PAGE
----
A number of Twitter accounts parodying the French president have been suspended.

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Spoof Sarkozy Twitter accounts removed

A number of Twitter accounts parodying the French president have been suspended.

Spoof Sarkozy Twitter accounts removed

Twitter users started tweeting on Monday that a number of accounts spoofing or criticising the president had been removed by the social networking site.

Accounts removed included @SarkozyCaSuffit (Sarkozy That’s Enough) and @_nicolassarkozy. When either are searched for the message “Sorry, that user is suspended” appears.

The website of Le Nouvel Observateur reported that the closure of the accounts happened at the weekend, shortly after the president joined the social networking site on Wednesday with his own official account, @NicolasSarkozy. The president now has around 89,000 followers after just five days.

Other accounts to have been suspended include @mafranceforte, which uses the campaign slogan of the president, and @fortefrance.

Newspaper Le Monde was reporting on its website on Monday that a member of the president’s campaign team said they had requested the accounts be disabled.

However, the spokesman said they had only asked for accounts that could be mistaken for the president to be removed, and not those that were obviously parodies, such as @SarkoCaSuffit or @mafranceforte.

Twitter’s own rules about parodies say that users are “allowed to create parody, commentary or fan accounts.”

The rules state that, to avoid impersonation, “an account’s profile information should make it clear that the creator of the account is not actually the same person as the subject of the parody.”

The campaign group Internet Sans Frontières (Internet Without Borders) published a response from Twitter which, it says, was sent to the owner of the account @_NicolasSarkozy giving reasons for the suspension.

“We have received a valid report that your account @_NicolasSarkozy is engaged in nonparody impersonation. Although Twitter firmly believes in the freedom of expression, impersonation that misleads, confuses or deceives others is against the Twitter rules,” said the message..

Internet Sans Frontières said the accounts “did not violate Twitter’s user terms because they were clearly parodies.” Specifically, the organisation said the @_NicolasSarkozy account stated it was a parody in its profile. 

On Monday, the hashtag #SarkoCensure was trending strongly on Twitter in France as users commented on the reported suspensions.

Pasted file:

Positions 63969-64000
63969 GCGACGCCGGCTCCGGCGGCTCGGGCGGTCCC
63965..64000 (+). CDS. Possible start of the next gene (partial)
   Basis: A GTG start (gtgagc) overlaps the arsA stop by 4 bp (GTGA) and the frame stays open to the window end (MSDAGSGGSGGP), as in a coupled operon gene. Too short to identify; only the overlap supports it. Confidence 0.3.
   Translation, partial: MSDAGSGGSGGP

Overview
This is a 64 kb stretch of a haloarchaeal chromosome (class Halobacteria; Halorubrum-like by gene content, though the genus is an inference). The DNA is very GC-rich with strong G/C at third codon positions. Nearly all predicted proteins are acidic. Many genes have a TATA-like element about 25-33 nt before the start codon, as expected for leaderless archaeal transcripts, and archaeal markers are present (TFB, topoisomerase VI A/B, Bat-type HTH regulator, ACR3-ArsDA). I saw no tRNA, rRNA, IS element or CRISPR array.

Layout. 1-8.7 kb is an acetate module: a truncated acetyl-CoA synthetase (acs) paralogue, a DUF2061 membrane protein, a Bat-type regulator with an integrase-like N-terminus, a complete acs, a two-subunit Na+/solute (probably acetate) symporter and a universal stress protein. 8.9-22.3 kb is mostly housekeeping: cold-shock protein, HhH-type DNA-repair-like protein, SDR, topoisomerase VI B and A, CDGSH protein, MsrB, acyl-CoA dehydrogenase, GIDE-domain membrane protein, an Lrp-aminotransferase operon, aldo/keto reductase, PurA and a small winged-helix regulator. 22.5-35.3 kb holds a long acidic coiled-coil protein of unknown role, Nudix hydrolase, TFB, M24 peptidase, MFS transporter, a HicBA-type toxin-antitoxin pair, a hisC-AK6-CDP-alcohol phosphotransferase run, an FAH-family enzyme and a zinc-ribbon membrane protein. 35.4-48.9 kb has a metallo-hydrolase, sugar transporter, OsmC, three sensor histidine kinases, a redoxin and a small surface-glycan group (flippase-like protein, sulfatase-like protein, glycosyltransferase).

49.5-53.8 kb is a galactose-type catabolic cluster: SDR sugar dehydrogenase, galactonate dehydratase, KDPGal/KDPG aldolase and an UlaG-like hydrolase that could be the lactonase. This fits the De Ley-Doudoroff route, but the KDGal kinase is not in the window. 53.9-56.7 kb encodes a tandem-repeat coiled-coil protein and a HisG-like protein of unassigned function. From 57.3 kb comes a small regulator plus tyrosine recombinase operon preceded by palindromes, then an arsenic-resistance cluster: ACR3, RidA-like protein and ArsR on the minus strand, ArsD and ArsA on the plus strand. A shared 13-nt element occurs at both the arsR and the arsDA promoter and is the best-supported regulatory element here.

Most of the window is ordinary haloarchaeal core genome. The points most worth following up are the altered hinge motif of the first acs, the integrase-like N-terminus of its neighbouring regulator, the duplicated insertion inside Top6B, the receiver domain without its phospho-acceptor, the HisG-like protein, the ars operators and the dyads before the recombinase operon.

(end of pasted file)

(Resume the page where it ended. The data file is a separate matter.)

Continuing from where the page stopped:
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Twitter appeals French court ruling on hate speech transparency

Twitter has appealed a French court decision that ordered it to give activists full access to all of its relevant documents on efforts to fight hate speech, lawyers and a judicial source said on Saturday.

Twitter appeals French court ruling on hate speech transparency
The Twitter logo is seen on a phone. Twitter has appealed a French court judgement requiring it to share documents with activist groups. Photo: Alastair Pike / AFP

In July, a French court ordered Twitter to grant six French anti-discrimination groups full access to all documents relating to the
company’s efforts to combat hate speech since May 2020. The ruling applied to Twitter’s global operation, not just France.

Twitter has appealed the decision and a hearing has been set for December 9, 2021, a judicial source told AFP, confirming information released by the groups’ lawyers.

Twitter and its lawyers declined to comment.

The July order said that Twitter must hand over “all administrative, contractual, technical or commercial documents” detailing the resources it has assigned to fight homophobic, racist and sexist discourse on the site, as well as the offence of “condoning crimes against humanity”.

It also said Twitter must reveal how many moderators it employs in France to examine posts flagged as hateful, and data on the posts they process.

READ ALSO: French court orders Twitter to change smallprint over ‘abusive’ methods

The July ruling gave the San Francisco-based company two months to comply. Twitter can ask for a suspension pending the appeal.

The six anti-discrimination groups had taken Twitter to court in France last year, accusing the US social media giant of “long-term and persistent” failures in blocking hateful comments from the site.

The groups campaign against homophobia, racism and anti-Semitism. Twitter’s hateful conduct policy bans users from promoting violence or threatening or attacking people based on their race, religion, gender identity or disability, among other forms of discrimination.

Like other social media giants it allows users to report posts they believe are hateful, and employs moderators to vet the content.

But anti-discrimination groups have long complained that holes in the policy allow hateful comments to stay online in many cases.